Background: Health disparities are related to race/ethnicity, financial status and poor self-care behaviors, but the relationships between these factors remain unknown. Objective: To explore the relationships between race/ethnicity, financial status and cardiac event-free survival, and the reasons for any disparities in patients with heart failure (HF). Methods: We collected demographic data (e.g., race/ethnicity and financial status), clinical data (e.g., medication regimen) and self-care behaviors (by the Self-Care of Heart Failure Index) in 173 HF patients at baseline. Patients were grouped by race/ethnicity (African-American and Caucasian) and financial status (higher if they reported having “enough or more than enough to make ends meet” and lower if they “did not have enough to make ends meet”). Chi-square tests, t-tests and survival analyses were used to explore the relationships between race/ethnicity, financial status, self-care and survival. Results: African-American race/ethnicity and poor financial status were associated with poor outcomes (p < 0.005) when controlling for covariates. HF patients with lower financial status reported engaging in fewer self-care maintenance behaviors than those with higher financial status. African-American HF patients trended to report engaging in fewer self-care maintenance behaviors than Caucasian HF patients. African-Americans with lower financial status had a four- to six-times higher risk of experiencing cardiac events compared to patients who were Caucasian with higher financial status before and after controlling for covariates. Conclusions: African-American HF patients and those with lower financial status had worse outcomes and reported fewer self-care maintenance behaviors. Interventions promoting self-care may decrease the disparity in outcomes and should be tailored to African-Americans and those with lower financial status.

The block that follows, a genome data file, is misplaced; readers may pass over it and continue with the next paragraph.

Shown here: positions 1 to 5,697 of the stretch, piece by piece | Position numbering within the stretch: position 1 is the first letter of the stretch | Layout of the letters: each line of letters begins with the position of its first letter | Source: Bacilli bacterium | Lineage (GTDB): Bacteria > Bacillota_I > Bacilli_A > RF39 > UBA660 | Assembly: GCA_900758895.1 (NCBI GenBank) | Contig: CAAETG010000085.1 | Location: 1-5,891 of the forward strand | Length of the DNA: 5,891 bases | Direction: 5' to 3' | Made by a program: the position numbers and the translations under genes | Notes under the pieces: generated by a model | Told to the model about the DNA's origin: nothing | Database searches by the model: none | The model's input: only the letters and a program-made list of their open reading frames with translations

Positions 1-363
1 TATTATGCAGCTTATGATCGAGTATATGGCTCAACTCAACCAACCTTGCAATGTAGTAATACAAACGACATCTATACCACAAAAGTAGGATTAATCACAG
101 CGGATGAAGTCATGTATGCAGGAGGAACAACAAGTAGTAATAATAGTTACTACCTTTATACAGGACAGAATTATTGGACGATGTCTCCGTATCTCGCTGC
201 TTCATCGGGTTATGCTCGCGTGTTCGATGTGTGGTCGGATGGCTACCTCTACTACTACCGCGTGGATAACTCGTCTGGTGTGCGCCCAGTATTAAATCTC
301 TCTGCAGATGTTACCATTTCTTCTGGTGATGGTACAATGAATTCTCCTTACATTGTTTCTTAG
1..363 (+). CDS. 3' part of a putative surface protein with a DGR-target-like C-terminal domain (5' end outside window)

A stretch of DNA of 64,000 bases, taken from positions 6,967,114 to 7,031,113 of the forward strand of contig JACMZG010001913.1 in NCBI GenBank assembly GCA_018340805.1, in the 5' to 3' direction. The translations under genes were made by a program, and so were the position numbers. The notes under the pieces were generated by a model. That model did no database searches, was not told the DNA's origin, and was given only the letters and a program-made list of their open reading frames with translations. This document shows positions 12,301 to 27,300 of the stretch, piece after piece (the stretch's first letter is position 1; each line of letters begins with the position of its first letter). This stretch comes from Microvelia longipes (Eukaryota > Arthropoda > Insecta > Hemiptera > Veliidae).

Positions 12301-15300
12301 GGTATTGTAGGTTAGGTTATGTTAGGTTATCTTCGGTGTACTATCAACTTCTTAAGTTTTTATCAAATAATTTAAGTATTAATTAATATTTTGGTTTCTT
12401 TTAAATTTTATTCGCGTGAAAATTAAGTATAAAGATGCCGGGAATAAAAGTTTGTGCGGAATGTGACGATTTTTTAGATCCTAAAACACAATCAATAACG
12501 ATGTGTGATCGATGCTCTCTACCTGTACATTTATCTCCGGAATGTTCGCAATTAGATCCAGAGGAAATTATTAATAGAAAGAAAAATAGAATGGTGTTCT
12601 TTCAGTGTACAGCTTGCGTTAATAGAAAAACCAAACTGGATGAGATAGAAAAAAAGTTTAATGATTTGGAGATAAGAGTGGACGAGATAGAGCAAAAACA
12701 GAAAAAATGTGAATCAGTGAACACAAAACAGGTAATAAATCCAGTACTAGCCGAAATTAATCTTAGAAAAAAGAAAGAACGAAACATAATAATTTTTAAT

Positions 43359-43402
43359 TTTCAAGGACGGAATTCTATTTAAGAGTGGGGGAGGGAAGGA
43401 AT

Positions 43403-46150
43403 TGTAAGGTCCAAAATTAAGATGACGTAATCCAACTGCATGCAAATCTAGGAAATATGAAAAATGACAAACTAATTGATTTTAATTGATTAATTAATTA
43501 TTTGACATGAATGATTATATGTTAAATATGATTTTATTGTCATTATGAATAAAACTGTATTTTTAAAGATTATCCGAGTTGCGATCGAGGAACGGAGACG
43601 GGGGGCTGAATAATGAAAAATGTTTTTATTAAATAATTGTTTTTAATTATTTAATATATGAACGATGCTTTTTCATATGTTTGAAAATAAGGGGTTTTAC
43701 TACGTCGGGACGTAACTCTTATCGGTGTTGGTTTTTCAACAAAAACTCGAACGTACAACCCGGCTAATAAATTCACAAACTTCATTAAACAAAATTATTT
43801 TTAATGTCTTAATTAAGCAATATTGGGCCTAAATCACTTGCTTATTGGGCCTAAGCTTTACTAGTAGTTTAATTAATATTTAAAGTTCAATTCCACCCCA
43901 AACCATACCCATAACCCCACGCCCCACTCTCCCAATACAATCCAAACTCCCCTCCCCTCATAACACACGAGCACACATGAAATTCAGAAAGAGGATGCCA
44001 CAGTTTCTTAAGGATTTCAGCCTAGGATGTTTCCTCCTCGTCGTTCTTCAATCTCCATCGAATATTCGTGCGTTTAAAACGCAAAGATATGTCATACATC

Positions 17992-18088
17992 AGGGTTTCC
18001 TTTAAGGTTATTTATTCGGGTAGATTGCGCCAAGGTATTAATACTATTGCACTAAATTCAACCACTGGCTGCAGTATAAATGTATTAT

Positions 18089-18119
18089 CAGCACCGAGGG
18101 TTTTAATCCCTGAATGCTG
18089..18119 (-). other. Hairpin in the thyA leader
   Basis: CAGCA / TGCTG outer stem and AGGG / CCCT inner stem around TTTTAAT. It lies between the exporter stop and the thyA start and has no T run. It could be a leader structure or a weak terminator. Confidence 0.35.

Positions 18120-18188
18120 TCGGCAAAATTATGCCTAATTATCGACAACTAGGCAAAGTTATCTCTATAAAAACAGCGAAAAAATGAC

|Number of pages||9|
|Journal||European Journal of Cardiovascular Nursing|
|State||Published - Jan 1 2017|
Bibliographical noteFunding Information:
This study was supported by funding from the National Institute of Nursing Research of the National Institutes of Health under Award Number K23NR014489 (Jia-Rong Wu, principal investigator) and a Center grant to the University of Kentucky, College of Nursing from National Institute of Health (NIH), National Institute of Nursing Research (NINR), 1P20NR010679 (Debra K Moser, principal investigator).
© The European Society of Cardiology 2016.
- Financial status
- Health disparity
- Heart failure
ASJC Scopus subject areas
- Cardiology and Cardiovascular Medicine
- Advanced and Specialized Nursing